“Furloughed” does not mean “Laid off”

Employers should not confuse ‘furlough’ with ‘lay off’.  It could prove expensive.

‘Furlough’ is the technical phrase as announced on 20 Mach used by the government referring to payments made under the Coronavirus Job Retention Scheme .  ‘Lay off’ and ‘short time working’ are technical phrases referring to the employment contract.

Letters poorly drafted today may leave the employer exposed to significant claims for breach of contract paying the difference between normal pay and the government furloughed worker’s pay.  Employees might be understanding and grateful today, but claims might be brought years from now when we are back to normal and the normal workplace disputes arise.  With many employees, or for higher paid employees, this has potential to be an expensive mistake.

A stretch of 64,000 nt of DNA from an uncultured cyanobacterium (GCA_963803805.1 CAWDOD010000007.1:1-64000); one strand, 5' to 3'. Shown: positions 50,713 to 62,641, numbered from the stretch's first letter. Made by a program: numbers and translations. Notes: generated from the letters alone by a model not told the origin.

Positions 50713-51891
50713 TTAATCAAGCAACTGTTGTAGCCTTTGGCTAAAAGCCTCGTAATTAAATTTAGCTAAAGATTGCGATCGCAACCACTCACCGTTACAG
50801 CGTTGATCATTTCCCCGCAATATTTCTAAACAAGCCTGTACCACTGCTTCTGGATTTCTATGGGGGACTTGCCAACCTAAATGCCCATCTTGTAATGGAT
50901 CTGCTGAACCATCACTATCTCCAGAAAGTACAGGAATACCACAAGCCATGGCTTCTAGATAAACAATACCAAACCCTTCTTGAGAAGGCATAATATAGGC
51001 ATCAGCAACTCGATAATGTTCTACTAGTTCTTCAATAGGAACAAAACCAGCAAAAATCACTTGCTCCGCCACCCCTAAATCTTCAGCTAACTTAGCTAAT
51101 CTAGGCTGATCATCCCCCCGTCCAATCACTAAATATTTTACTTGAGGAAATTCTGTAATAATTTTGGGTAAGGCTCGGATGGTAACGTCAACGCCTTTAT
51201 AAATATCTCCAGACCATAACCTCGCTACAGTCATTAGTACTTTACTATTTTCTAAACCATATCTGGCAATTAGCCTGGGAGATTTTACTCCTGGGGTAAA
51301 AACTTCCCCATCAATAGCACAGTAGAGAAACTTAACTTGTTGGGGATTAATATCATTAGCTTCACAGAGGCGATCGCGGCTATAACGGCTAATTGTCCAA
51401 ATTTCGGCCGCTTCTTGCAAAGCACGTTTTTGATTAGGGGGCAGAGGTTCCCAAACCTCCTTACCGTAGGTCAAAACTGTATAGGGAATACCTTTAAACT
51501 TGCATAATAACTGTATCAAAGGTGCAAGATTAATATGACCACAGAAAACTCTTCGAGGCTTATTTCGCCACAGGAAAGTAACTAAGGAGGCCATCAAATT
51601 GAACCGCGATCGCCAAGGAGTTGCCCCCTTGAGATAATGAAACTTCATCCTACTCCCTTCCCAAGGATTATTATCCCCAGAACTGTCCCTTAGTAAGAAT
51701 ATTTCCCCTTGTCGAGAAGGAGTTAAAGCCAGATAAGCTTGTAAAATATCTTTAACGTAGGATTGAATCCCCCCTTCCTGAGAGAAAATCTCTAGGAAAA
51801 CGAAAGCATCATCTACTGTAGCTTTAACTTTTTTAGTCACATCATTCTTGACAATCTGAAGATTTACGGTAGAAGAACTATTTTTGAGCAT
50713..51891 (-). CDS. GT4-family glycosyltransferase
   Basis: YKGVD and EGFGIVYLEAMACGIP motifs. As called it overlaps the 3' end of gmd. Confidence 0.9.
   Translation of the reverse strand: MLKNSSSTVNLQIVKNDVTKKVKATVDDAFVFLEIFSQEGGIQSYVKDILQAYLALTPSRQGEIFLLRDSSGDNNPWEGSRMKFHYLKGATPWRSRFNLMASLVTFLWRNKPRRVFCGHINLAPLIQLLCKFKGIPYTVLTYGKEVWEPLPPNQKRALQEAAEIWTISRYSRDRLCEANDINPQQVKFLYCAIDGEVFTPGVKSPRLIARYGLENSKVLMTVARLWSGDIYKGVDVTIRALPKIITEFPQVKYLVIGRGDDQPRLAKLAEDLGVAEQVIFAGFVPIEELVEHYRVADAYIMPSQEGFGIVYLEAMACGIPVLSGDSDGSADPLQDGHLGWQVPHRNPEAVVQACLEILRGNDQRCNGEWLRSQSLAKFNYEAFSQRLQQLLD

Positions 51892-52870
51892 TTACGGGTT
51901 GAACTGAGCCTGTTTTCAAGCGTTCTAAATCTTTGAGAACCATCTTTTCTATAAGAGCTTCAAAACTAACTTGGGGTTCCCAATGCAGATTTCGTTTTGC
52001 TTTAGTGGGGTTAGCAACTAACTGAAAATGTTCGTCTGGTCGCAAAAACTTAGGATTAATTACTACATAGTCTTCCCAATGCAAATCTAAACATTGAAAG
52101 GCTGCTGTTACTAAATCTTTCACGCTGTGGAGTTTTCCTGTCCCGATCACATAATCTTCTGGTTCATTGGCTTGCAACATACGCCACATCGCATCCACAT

For today, therefore, if the existing employment contract does not give the employer the right to impose lay off or short time working, then agreement will need to be reached.  As the government alludes, negotiation may be needed.  That should not be too difficult: the choice for most, between keeping a job at 80% of normal pay (up to £2,500 per month) or being made redundant, may be easy and quick.  However, the document recording what is agreed may be simple and short but needs to be carefully considered.  There are dangers here.

For similar reasons, also do not confuse ‘isolation’ with ‘social distancing’.

Read about out Fixed Fee package to help in this crisis.

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